Free Candle Spells | Love it or What? – The Magic of Pumpkin Spice







Every year, some people mark the arrival of Autumn when Starbucks brings back their various Pumpkin Spice drinks for a few months before we delve into the flavors of Winter. Pumpkin spice, which is made up of four distinct spices, is either something that you love or would rather not choose when looking for seasonal drinks, cookies, bakery goods and even cereal (yes, General Mills has a Pumpkin Spice Cheerios) for you die-hard fans. But what is also interesting is that the four spices in the mixture named after those orange members of the squash family, is that each individual spice is related to love magic and is incorporated into anointing oils, sachets, and even love mojo bags that are used in Hoodoo and Conjure. Here is the spiritual properties of each spice in it’s singularity use.


CINNAMON: A warm, aromatic spice that is produced by peeling the back in curls the the inner bark of several tree species from the genus Cinnamomum. It is widely used in spellcraft through many different belief systems and cultures. It is considered a spice of the Sun and some believe of Aries, the Ram, as it’s element is Fire. Ancient Egyptians used cinnamon as one of their embalming spices since it repels bacteria. History tells us that Europeans used cinnamon to mask the age of meat and make it palatable. Magically, cinnamon incites calm but constant lust and desire to lovers. Cinnamon is also considered an attractant for money, and luck at the casinos, therefore used in the creation of anointing oils, sachets, and mojos for Good Luck.

CLOVE:  The spice we know as cloves are aromatic flower buds that come from the Myrtaceae, Syzygium aromaticum trees of Indonesia. These powerful dark brown “spikes” are considered a magical catalyst since the pungent burst of flavor provides a punch of power to your taste buds, and will do the same for your magic. A few traditions may also incorporate cloves into baneful or banishing work as it is considered to “speed things along”, but the majority of magical work with cloves are associated with love, luck, and gambling.



GINGER: A common spice in many culinary cultures, this flowering rhizome, Zingiber officinale, has its origins in Southeast Asia. Ginger not only is used in Eastern European pastries, but also in Middle Eastern and Asian cooling. Ginger is used both in powdered, root chips, and whole root for love magic to “turn up the heat” in love spells and relatiosnhip work. Ginger  also has a history in magic  as being a spice to use in matters of gambling to bring in Good Luck. It is also sometimes used to break hexes, as the spice “heats things up” in order to quickly make changes or dissipates negativity.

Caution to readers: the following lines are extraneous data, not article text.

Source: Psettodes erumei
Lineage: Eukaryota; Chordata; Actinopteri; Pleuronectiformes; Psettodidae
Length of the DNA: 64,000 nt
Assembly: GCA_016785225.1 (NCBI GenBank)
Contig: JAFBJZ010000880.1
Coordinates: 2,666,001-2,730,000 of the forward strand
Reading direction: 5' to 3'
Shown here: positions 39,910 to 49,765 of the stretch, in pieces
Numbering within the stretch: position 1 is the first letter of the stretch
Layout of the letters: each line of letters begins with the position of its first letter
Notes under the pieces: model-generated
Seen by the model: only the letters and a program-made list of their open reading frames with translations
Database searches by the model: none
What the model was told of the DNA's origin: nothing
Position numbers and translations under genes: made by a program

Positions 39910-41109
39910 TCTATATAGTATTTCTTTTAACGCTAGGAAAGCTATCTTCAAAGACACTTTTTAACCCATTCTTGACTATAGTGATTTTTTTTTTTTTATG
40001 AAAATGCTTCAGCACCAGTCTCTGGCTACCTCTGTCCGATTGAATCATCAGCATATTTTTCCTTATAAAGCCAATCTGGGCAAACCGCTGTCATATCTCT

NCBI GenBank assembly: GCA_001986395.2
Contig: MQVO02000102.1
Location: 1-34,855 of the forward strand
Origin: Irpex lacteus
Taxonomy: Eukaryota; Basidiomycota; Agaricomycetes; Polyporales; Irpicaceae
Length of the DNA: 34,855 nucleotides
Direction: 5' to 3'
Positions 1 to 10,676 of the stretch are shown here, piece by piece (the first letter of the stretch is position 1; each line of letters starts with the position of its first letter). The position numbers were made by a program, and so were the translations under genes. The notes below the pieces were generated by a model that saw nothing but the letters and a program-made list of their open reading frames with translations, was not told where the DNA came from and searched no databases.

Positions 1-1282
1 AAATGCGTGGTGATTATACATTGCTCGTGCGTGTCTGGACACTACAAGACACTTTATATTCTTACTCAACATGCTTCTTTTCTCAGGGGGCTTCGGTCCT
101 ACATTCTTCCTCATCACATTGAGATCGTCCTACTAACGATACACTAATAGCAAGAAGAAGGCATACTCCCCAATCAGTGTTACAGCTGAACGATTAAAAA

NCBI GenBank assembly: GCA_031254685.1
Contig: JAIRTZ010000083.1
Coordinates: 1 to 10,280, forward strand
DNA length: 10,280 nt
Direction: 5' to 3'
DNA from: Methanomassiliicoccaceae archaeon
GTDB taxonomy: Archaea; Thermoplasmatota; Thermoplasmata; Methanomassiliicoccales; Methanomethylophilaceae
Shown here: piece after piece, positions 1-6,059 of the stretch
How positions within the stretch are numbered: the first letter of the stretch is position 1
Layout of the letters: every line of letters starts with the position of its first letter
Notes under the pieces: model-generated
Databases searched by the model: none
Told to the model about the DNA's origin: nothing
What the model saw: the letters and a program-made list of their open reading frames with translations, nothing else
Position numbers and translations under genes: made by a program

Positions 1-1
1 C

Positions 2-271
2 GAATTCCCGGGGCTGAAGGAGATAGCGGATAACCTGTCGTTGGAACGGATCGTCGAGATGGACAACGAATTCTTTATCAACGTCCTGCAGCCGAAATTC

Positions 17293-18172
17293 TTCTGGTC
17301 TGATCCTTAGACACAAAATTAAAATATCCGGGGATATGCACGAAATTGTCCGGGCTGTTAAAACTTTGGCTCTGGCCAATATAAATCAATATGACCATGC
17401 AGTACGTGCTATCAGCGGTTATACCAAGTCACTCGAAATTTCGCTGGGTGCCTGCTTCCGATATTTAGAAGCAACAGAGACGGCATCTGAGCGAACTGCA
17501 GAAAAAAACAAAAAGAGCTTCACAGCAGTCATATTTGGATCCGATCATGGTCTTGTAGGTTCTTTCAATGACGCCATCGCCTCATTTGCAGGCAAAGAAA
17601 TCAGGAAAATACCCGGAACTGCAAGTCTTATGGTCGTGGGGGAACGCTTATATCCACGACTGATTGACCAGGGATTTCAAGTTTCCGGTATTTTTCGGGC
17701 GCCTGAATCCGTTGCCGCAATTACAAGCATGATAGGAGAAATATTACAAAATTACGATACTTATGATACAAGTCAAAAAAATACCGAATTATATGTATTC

NUTMEG: A seed from the Myristica fragrans, which is a dark-leaved evergreen tree cultivated for two spices – Nutmeg and Mace. While both of these products of this one tree are traditionally associated with money luck and gambling, Nutmeg can also be used sparingly in love magic. The emphasis on the amount of Nutmeg used is centered around the traditional belief that “a little pinch goes a long way” – and with that thought you want to make sure you have luck in love, but not so much so that you have too many suitors to choose from. Some may say that there is never anything like “too much”, but in love magic where you want to focus on one individual, you certainly do not want another interfering and distracting you from your main focus for a relationship. Nutmeg used early in love work to attract any and all attentive candidates is best, and then minimizing the amount used in your anointing oil, sachet, or bath salts once a singular person of interest has caught your eye.

While you may not be able to make every candidate eligible for a love relatiosnhip a Pumpkin Spice flavor fan, you certainly now know which spices in the blend under that name is traditionally used for love spell and candle magic to attract a lover interest to you. The question now is this – how many consumers of this favorite hot Fall drink fall in love while in the order line at the coffee shop that made this their signature flavor for someone to last more than cuffing season when leaves drop from the trees?


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